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There has been little more than tweaking for the 2012 model of the Lincoln MKZ, a reliable indicator that an all-new MKZ sedan is just over the horizon. In the interim, numerous premium features have been made standard, such as heated and cooled seats. And, as with most Ford passenger vehicles, there remains a huge emphasis on in-car technology, such as SYNC Applink. Finally, there are two new metallic colors: Crystal Champagne and Cinnamon.
For 2010, the MKZ receives a new front and rear fascia design, LED tail lamps, and a new instrument panel and center console. New available features include rain sensing wipers, Adaptive HID headlamps, voice activated navigation and Blind Spot Information System (BLIS).
Handsome, classy and nicely turned out, Lincoln's first all-new sedan since the Jaguar-based, rear-wheel-drive LS is well suited to compete with "near-luxury" imports and attract more affluent buyers to Lincoln-Mercury showrooms, and the renamed 2007 MKZ's much-improved powertrain and other upgrades make it that much more competitive. But why jettison an excellent name with strong Lincoln heritage in favor of a soulless acronym after just one year? We think this car is good enough to succeed on its own, whatever it's called, but the label change is confusing.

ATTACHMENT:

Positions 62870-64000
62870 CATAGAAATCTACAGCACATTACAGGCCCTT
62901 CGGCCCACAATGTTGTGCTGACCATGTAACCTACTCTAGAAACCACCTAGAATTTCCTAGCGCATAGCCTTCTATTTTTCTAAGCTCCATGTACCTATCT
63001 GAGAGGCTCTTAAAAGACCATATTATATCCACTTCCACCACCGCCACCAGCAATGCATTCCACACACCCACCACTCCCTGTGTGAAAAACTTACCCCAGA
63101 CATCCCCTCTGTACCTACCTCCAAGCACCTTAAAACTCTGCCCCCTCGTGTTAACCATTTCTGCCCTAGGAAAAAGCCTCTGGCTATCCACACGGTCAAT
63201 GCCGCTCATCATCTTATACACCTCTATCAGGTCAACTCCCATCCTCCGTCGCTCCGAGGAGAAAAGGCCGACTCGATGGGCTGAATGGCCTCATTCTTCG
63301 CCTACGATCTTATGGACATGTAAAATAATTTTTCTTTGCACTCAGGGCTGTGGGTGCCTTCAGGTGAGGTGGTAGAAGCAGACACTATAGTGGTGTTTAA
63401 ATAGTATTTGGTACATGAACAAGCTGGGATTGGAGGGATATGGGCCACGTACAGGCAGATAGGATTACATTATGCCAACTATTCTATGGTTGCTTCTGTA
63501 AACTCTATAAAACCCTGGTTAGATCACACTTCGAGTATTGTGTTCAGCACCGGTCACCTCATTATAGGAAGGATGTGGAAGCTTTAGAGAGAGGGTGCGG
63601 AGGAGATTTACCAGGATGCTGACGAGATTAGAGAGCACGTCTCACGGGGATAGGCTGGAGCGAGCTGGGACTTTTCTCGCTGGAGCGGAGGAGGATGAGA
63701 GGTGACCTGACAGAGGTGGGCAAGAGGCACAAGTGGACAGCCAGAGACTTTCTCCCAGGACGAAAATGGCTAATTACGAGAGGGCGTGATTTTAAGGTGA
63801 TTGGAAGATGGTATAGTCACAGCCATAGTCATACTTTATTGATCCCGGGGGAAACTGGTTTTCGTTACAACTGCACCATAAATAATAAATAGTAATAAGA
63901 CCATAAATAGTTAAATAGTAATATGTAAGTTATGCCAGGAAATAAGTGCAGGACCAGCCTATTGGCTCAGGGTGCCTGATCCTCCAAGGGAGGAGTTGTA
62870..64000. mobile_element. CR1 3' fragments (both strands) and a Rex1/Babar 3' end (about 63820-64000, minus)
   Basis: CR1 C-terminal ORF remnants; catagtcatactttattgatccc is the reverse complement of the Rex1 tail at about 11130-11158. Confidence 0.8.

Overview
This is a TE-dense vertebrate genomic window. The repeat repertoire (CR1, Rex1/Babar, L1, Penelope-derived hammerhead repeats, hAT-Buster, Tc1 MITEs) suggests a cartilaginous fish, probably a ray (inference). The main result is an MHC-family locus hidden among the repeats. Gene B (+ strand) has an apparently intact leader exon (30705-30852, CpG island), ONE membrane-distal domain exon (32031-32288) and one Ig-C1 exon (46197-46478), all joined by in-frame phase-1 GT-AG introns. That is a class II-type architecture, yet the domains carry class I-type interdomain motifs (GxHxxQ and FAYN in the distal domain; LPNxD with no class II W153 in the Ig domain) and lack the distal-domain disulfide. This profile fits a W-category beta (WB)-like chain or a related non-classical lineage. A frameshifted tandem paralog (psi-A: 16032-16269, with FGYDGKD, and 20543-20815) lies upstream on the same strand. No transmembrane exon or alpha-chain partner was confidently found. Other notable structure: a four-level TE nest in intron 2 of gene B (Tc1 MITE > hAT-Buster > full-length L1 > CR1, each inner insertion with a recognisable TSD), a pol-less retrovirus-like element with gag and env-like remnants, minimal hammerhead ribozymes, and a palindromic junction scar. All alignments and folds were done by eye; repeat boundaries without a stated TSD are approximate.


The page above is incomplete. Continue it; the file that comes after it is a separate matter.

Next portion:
Lincoln claims the 2011 MKZ Hybrid is the most fuel-efficient luxury sedan in America, beating its likely closest competitor, the Lexus HS 250h, by six mpg during city driving. The company also says the MKZ Hybrid tops the Lexus with room for one more passenger, along with more standard luxury and segment-exclusive safety features. Indeed, the Lexus will be this car's main competition, considering they're priced within $800 of each other. But the new Lincoln could also conceivably do battle with cheaper competition from Toyota (Camry Hybrid), or possibly within its own brand ranks (Ford Fusion Hybrid). The MKZ Hybrid is offered in one trim level.